Bees and bumblebees are, thanks to their build and behaviour, good pollinators. But they have additional potential. They are also useful for disease control by transferring antagonistic microorganisms and for retrieving information about diseases in the fields. An important aspect for all these tasks is: How do we keep them working under the ‘new’ growing conditions in the greenhouse?

Sjef van der Steen, researcher in the department Bio Interactions and Plant Health at Plant Research International, Wageningen, the Netherlands, researched the additional possibilities for these pollinators such as in disease control and air quality detection.
His research considered two questions: Is crop protection via bees and bumblebees effective and is it safe for these creatures? He provided the bees with the antagonist Trichoderma that works against Botrytis. The bees introduced sufficient Trichoderma onto the plant to prevent it becoming diseased. The substance had no effect on bees and bumble bee families.

Exit and entry opening

Then he carried out exploratory research into possible ways to establish a system in which the incoming and outgoing flow of bees could be separated. He placed a small type of aquarium pump at the exit route that continually released fresh spores.
The principle was picked up and further developed by Biobest. Meyers Softfruit, of Riemst, Belgium, has been using this method for two years. The bumblebee hives are equipped with an entry and exit opening. A powder dispenser is integrated into the exit opening. When a bee flies away it automatically takes with it some of the fine powder to the leaves and flowers. It was first tried out with the biofungicide VerderaB4. This is the first substance that has been permitted for this application. This year Van der Steen will join on-going Dutch research in Bleiswijk once new antagonists have being selected.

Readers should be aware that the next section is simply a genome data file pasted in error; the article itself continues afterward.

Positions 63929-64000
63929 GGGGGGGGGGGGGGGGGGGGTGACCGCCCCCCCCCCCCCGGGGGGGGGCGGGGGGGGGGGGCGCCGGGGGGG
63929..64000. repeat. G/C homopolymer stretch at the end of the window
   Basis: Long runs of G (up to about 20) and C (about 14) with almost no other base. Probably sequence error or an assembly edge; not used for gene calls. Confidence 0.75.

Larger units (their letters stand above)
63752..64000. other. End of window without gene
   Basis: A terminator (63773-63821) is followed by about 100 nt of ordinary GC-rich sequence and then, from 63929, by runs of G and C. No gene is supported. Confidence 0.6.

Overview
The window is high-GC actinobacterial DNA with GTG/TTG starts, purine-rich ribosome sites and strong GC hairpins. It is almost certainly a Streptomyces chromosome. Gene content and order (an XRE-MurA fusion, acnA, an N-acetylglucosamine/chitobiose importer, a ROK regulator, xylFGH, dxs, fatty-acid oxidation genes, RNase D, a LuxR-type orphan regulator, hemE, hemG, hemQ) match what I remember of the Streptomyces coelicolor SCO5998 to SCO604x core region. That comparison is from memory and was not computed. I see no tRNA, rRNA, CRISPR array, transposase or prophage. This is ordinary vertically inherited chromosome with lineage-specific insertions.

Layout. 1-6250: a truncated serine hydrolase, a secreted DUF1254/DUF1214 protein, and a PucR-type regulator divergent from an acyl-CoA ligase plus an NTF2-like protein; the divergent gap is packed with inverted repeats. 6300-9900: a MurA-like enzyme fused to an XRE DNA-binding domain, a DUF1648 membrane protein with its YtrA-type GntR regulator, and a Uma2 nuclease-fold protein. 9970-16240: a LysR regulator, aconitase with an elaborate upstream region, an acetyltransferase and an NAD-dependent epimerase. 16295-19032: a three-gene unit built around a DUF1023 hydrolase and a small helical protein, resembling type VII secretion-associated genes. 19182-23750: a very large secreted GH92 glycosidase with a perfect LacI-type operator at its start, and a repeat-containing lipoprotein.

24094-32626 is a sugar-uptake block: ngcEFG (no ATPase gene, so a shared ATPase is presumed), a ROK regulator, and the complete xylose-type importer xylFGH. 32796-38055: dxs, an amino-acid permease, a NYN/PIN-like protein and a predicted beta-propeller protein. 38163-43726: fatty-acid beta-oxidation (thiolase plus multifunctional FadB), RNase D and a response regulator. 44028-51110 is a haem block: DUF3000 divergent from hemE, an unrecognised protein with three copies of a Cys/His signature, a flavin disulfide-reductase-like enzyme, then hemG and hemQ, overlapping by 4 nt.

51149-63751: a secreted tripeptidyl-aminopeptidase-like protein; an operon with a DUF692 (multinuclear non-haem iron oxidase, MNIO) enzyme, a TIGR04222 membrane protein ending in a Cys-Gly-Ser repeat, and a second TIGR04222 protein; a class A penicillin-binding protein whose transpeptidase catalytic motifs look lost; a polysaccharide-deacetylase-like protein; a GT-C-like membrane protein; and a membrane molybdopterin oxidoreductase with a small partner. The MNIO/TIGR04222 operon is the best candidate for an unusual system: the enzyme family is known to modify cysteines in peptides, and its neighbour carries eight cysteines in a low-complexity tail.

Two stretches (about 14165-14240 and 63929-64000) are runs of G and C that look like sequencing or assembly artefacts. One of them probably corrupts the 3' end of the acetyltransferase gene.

Detecting diseases

During their flight back from the flower the bees carry with them not only pollen but also other ‘information’ such as bacteria and fungi which have carried by air into or onto the flower. By analysing which disease or pest is present it’s possible to take timely action before the symptoms become visible. In order to get a good picture of what exists, the researcher had to make a number of choices. Where to place the colony of bees? How many colonies do you need? How do you ensure that the bee colony flies to a certain crop?
The next step was to take samples. He used two methods for obtaining the bacteria or fungi for analysis. “One method involves pulling the bees off the flight path, killing them and then immersing them. By using the other method the bees remain alive. We get them to walk through a tube containing a sticky material. Part of what they carried with them remains in the tube.” For both methods the researcher created a solution containing the pathogens for analysis later.

Diseases on flowers

Van der Steen decided to use two different methods of analysis: One uses a reagent; the other DNA-analysis. For the first method he uses a lateral flow device (lfd): a double plastic strip with a piece of reagent paper sandwiched between that discolours when a certain fungus or bacteria is present. Prime Diagnostics of Plant Research International supplies such papers containing a reagent that detects various common diseases.
For DNA-analysis he uses a portable PCR-analyser (poly chain reaction). “We used this method two years ago in cooperation with Agis, an Austrian institute for quality in agri- and horticulture to detect fire blight in fruit. We have used them in the Netherlands for detecting bacteria in strawberry and brown rot in cabbage. The results show that bees and bumblebees only carry with them diseases that are present on flowers. This method doesn’t work for leaf diseases, such as brown rot in cabbage.”